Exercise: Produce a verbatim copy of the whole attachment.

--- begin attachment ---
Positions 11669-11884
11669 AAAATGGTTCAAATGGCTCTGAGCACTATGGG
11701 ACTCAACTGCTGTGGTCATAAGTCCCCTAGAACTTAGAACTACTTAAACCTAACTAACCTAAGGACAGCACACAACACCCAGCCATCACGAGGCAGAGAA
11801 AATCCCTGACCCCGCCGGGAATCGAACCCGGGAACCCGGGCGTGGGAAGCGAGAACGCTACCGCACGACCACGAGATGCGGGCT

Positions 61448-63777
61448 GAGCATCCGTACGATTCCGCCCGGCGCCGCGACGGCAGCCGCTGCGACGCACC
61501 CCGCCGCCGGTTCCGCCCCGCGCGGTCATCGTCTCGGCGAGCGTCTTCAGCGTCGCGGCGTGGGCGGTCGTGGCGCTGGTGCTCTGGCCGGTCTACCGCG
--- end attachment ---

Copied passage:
Positions 11669-11884
11669 AAAATGGTTCAAATGGCTCTGAGCACTATGGG
11701 ACTCAACTGCTGTGGTCATAAGTCCCCTAGAACTTAGAACTACTTAAACCTAACTAACCTAAGGACAGCACACAACACCCAGCCATCACGAGGCAGAGAA
11801 AATCCCTGACCCCGCCGGGAATCGAACCCGGGAACCCGGGCGTGGGAAGCGAGAACGCTACCGCACGACCACGAGATGCGGGCT

Positions 61448-63777
61448 GAGCATCCGTACGATTCCGCCCGGCGCCGCGACGGCAGCCGCTGCGACGCACC
61501 CCGCCGCCGGTTCCGCCCCGCGCGGTCATCGTCTCGGCGAGCGTCTTCAGCGTCGCGGCGTGGGCGGTCGTGGCGCTGGTGCTCTGGCCGGTCTACCGCG